Wednesday, August 20, 2008

The Myth of American Evangelical Stinginess

Do we have a long way to go? Yes.
Are we self-centered, self-interested, and self-involved? Yes.
But the image of the stingy American church is essentially a false one. (It particularly irks me when the criticism of outside celebrities and even younger inside church leaders make it sound like they invented missions and charity ten years ago.)

Douglas Wilson has a revealing and penetrating perspective:
Americans are about six percent of the world’s population and we account for about forty-five percent of the world’s philanthropy. Among Americans, believers are far more generous than secularists. Among believers, Protestants are more liberal in their giving than Catholics. Among Protestants, evangelicals are more generous than mainliners. But if you were ask a secular arbiter of all that is philanthropic for his opinion on how we were doing, he would invert the whole thing. That much said, when the standard is God’s generosity to us, most of us are not nearly as generous to others as we ought to be. We should pray for grace to overflow more liberally still. But we may be pardoned if the evangelical artesian well, producing 20 gallons a minute, while wishing it could be 40, doesn’t want to hear lectures on charity from the dry hole of secular leftism.


1 comment:

Anonymous said...

I'm glad to see that overall, Amercian church-going Christian's are generous. But did these studies only include those who said they attend churches, vs those who do not attend?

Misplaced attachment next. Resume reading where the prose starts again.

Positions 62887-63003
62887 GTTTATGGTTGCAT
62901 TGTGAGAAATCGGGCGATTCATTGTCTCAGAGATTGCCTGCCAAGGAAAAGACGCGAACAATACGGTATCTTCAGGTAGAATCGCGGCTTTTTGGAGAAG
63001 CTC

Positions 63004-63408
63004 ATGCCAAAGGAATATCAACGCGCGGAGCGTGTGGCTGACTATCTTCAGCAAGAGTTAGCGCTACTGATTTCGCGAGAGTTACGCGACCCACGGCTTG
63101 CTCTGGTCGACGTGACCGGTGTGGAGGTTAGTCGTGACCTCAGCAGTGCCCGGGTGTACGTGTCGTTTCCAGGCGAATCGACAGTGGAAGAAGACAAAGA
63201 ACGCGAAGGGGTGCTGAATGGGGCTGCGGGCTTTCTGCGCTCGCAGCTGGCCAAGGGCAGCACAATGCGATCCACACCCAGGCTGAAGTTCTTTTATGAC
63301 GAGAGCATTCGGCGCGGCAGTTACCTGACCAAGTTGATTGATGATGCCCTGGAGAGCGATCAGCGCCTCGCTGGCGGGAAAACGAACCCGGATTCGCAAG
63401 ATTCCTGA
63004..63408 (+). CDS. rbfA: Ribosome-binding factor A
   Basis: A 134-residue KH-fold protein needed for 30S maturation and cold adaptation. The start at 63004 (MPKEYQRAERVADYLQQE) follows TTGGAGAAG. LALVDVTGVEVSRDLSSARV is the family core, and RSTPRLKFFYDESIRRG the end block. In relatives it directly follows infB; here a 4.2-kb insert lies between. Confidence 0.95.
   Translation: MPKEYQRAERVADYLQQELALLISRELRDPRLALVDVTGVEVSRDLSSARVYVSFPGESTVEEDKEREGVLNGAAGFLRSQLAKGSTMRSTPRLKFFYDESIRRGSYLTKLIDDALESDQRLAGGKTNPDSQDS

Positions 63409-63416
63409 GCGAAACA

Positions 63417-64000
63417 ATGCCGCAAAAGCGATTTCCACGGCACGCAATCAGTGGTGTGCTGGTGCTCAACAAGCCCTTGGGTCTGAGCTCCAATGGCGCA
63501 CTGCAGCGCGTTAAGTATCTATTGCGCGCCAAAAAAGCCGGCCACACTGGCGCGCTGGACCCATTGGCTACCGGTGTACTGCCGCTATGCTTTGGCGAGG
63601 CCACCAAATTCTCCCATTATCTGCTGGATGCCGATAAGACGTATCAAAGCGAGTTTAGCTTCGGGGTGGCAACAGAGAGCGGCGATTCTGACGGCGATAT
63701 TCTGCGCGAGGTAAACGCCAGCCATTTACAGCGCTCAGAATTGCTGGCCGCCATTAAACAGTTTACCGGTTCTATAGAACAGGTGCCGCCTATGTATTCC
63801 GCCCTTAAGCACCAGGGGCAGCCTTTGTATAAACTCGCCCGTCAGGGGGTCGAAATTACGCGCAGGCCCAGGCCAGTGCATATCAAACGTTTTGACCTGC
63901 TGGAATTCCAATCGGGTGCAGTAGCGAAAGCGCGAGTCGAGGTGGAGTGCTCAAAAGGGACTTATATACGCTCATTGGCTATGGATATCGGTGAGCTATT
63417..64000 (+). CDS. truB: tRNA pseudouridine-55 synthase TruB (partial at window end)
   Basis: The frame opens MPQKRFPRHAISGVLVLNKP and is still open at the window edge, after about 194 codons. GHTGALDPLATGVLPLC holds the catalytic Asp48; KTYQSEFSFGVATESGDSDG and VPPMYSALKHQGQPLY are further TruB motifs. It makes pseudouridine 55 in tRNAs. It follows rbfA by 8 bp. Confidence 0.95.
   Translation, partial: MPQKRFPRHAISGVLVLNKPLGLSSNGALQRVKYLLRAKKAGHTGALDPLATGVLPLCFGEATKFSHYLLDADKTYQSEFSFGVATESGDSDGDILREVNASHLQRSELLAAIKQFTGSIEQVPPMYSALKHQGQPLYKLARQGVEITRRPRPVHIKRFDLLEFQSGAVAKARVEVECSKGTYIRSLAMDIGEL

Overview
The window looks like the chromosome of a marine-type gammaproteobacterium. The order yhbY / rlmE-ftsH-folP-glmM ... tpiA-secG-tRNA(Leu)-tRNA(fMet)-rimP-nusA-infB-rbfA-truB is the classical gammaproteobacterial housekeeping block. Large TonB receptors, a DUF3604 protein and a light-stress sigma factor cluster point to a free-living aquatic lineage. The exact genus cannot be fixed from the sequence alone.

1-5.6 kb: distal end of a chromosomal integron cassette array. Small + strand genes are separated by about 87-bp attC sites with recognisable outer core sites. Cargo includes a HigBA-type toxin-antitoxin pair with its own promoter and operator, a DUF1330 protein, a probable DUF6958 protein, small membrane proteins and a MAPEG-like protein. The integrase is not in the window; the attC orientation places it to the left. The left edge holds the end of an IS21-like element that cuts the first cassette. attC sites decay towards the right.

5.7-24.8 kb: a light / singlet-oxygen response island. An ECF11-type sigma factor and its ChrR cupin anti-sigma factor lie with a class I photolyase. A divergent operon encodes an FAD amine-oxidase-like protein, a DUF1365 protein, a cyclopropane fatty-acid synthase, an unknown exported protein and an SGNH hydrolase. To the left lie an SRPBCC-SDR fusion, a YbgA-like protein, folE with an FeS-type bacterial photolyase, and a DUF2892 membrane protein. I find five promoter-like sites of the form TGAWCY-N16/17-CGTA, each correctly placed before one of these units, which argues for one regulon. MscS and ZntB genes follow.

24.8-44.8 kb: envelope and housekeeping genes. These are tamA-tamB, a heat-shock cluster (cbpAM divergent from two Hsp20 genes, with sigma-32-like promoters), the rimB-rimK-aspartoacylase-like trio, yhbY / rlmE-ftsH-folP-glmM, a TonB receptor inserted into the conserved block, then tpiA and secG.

I'd be interested.

I think that unbelievers have a completely different perception of Christian giving.

I think, for the most part, unbelievers think that church-going Christians only give to their local churches, yet are stingy in their giving to the world.

After all, I used to be a waitress, as well as other service positions, and I don't know how many times I could have told you that the people who I knew were church-going Christians tipped low or even not at all. In fact, I actually came to expect, when sitting tables of Christians wearing crosses, etc, not to expect what I could have earned from a table of unbelievers.

As well, there are probably thousands of people in America, who are neighbors next door to a Christian family, barely eking by, almost about to go homeless or in major financial problems, yet their Christian neighbors, it wouldn't even "dawn" on them to give financially to help them out. And, worse yet, the extent of their interaction with their Christian neighbor could have been "please get your dog to stop barking."

This may sound harsh, but I can see why many unbelievers have a difficult time seeing the Love and Grace Christians are meant to live-out.

I have only been able to "see" this disconcerting trend after stepping out of the religious institutional system of churches. I AM a Christian, but am walking in a free-flowing relationship with Father, Son and Spirit. A personal God Journey.

I think giving is incredibly important, and I myself desire to become a more authentic and loving giver. The Holy Spirit has been showing me that to be one, means not "giving" in the manner the institutional church system "taught" me. It means meeting others needs (whether that's financial, emotional, spiritual, or physical) when the Holy Spirit so places upon my heart.

Good Blog topic, Jared.

~Amy :)